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Next stop: The stars NASA's next Great Observatory, the
Chandra X-ray Observatory, moves closer to launch
Feb. 12, 1999: The Chandra X-ray Observatory is a giant step closer to the cosmos this week after being installed in a clean room for final tests and other work before being orbited later this year.
"Wow. It's such a nice milestone, it's such a great milestone," said Dr. Martin Weisskopf, the Chandra project scientist at NASA's Marshall Space Flight Center. Weisskopf explained that the observatory now faces two activities before launch: replacement of some circuit boards, and extensive integration and testing that will attach Chandra to a solid rocket motor and then install the assembly in Space Shuttle Columbia. Launch is scheduled for this summer.
The Chandra X-ray Observatory is the third of NASA's Great Observatories for Space Astrophysics. The first two are the Hubble Space Telescope and the Compton Gamma Ray Observatory. On Feb. 4, Chandra was flown from Redondo Beach, Calif, where it was built by TRW, to Kennedy Space Center, Fla., for final preparations in the Vertical Processing Facility.
Right: The Chandra observatory is prepared for tests in a thermal-vacuum chamber that simulates space conditions at TRW. The engineer at the bottom left corner shows the size of the observatory. (TRW photo)
Chandra will observe the universe in a portion of the spectrum - high-energy X-rays - between the windows opened by Hubble and Compton.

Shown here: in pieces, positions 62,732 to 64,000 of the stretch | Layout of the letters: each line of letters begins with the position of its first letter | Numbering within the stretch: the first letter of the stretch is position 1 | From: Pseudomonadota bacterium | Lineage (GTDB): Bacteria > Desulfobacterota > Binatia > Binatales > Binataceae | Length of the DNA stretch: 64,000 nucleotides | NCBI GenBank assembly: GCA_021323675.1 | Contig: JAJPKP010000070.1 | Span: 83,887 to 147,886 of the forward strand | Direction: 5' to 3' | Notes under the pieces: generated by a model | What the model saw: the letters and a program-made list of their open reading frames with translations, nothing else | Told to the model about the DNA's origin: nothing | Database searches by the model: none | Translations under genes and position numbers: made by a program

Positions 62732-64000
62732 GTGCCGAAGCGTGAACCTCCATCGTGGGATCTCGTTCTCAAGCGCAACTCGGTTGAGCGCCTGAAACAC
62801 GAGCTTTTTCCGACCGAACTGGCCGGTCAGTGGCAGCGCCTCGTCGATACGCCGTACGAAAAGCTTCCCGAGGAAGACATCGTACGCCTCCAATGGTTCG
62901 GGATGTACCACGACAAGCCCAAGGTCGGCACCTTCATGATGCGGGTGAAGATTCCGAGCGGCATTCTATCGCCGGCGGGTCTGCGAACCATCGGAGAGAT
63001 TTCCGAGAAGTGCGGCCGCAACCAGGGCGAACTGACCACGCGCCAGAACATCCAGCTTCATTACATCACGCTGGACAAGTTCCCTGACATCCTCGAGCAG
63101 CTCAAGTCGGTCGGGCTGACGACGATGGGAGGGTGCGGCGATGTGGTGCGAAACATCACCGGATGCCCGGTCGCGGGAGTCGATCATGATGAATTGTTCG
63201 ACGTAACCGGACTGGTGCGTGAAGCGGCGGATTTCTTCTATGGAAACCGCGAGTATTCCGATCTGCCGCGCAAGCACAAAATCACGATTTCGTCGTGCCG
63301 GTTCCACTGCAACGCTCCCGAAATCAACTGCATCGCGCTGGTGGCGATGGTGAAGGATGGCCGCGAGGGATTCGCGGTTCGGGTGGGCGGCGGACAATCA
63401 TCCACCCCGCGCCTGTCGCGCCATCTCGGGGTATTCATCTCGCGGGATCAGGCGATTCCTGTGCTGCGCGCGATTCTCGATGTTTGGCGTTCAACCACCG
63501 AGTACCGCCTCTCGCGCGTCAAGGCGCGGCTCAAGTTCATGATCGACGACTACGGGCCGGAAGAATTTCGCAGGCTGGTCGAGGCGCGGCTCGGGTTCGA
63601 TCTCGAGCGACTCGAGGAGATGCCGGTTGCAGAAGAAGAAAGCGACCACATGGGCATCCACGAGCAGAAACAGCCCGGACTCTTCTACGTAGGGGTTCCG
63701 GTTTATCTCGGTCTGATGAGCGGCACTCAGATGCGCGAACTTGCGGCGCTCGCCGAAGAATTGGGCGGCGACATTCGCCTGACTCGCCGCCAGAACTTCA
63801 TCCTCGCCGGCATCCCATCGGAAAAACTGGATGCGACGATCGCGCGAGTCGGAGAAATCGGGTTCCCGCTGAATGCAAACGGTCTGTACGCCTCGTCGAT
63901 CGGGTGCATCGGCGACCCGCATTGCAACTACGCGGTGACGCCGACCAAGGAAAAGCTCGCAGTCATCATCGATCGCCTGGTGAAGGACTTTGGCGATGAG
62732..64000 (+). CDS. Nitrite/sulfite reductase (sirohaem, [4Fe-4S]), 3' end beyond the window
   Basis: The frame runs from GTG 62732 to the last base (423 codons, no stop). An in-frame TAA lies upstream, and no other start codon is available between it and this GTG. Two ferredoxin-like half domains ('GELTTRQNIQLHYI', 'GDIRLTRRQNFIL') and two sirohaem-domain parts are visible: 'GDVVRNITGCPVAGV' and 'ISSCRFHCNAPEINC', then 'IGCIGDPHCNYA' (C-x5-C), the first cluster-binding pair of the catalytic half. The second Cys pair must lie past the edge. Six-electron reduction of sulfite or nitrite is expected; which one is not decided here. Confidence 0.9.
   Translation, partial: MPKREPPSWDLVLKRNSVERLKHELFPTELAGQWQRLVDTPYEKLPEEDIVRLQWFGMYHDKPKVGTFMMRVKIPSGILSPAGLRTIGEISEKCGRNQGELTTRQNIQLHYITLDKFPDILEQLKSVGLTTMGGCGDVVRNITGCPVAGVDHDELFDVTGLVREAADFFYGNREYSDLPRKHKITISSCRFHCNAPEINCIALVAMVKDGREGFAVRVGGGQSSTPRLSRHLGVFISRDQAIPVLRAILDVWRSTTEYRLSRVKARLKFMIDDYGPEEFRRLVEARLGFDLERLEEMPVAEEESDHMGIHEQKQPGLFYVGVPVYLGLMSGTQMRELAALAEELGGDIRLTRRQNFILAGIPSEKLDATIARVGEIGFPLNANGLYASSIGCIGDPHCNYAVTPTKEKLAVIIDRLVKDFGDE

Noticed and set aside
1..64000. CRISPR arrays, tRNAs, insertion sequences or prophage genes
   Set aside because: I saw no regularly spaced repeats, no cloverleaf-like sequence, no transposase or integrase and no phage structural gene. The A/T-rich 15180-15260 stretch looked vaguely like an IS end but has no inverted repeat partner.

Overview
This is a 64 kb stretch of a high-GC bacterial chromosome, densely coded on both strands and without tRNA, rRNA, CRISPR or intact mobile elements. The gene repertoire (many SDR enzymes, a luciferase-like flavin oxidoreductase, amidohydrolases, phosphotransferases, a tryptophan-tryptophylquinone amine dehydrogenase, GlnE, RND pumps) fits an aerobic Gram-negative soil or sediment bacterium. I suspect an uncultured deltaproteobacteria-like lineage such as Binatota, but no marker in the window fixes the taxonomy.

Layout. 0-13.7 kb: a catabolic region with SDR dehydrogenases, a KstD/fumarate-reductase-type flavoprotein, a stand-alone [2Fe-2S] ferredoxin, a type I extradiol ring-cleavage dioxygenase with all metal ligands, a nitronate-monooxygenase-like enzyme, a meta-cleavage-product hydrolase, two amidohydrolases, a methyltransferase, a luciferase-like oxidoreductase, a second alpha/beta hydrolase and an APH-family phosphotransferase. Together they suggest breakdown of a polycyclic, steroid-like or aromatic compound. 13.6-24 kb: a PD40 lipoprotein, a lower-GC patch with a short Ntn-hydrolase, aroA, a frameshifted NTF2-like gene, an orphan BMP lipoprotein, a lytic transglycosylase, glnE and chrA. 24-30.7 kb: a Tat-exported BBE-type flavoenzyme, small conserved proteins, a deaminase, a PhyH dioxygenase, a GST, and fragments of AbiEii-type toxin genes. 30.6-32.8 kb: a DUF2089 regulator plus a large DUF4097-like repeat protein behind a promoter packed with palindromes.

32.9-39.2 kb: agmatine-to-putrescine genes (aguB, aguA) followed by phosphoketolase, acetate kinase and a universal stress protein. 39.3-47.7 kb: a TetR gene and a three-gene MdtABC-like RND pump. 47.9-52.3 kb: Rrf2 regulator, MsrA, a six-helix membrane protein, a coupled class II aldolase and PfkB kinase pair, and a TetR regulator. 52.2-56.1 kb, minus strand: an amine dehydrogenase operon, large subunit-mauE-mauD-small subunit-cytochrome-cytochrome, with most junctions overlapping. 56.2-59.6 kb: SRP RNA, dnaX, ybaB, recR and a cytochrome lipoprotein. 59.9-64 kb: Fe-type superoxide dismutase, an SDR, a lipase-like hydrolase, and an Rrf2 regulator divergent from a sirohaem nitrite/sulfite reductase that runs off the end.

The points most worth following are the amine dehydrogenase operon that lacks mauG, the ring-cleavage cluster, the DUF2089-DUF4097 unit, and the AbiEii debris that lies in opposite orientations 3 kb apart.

This will give scientists a new view of some of the most violent and energetic activities in the universe. The red-green-blue we know in visible light carries an energy of about 2 electron-volts (2 eV). Chandra will see activities with energies ranging from 50 to 10,000 eV (up to 10 keV).
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The HEAO-2 mission, also called the Einstein Observatory, carried what was then the largest focusing X-ray telescope. HEAO-2's telescope was actually a 4-in-1 apparatus, four telescopes nested within each other. Each comprised a primary mirror and a secondary mirror to focus X-rays and magnify the image.
Below, right: A current view of Chandra in the Vertical Processing Facility at NASA's Kennedy Space Center.
Because X-rays carry enough energy to penetrate most materials, the mirrors are shaped more like shallow tubes than the more familiar dish-shaped mirrors in visible light telescopes. At a shallow angle, the X-rays just graze and reflect, just as sunlight glares off a window if the angle is right.
As advanced as HEAO-2 was in the 1970s, NASA was planning something bigger.
"AXAF had already come into being as the follow-on to HEAO-2, since we recognized full well that it would take some time to develop the next generation," Weisskopf said.
Design and development has been a challenge because of the goals that astrophysicists set for the observatory now known as Chandra. It was renamed in 1998 in honor of noted Indian-American astrophysicist Subrahmanyan Chandrasekhar. Chandra's telescope comprises four nested mirror arrays that have three times as much collecting area as HEAO-2. The telescope will see a small portion of sky with details eight times finer than HEAO-2, and catch events at double the energy (10 vs 5 keV) as HEAO-2.
While Chandra's calibration tests, here at NASA/Marshall in December 1996-May 1997, showed that telescope met or exceeded specifications, the ultimate test will be in looking at the stars.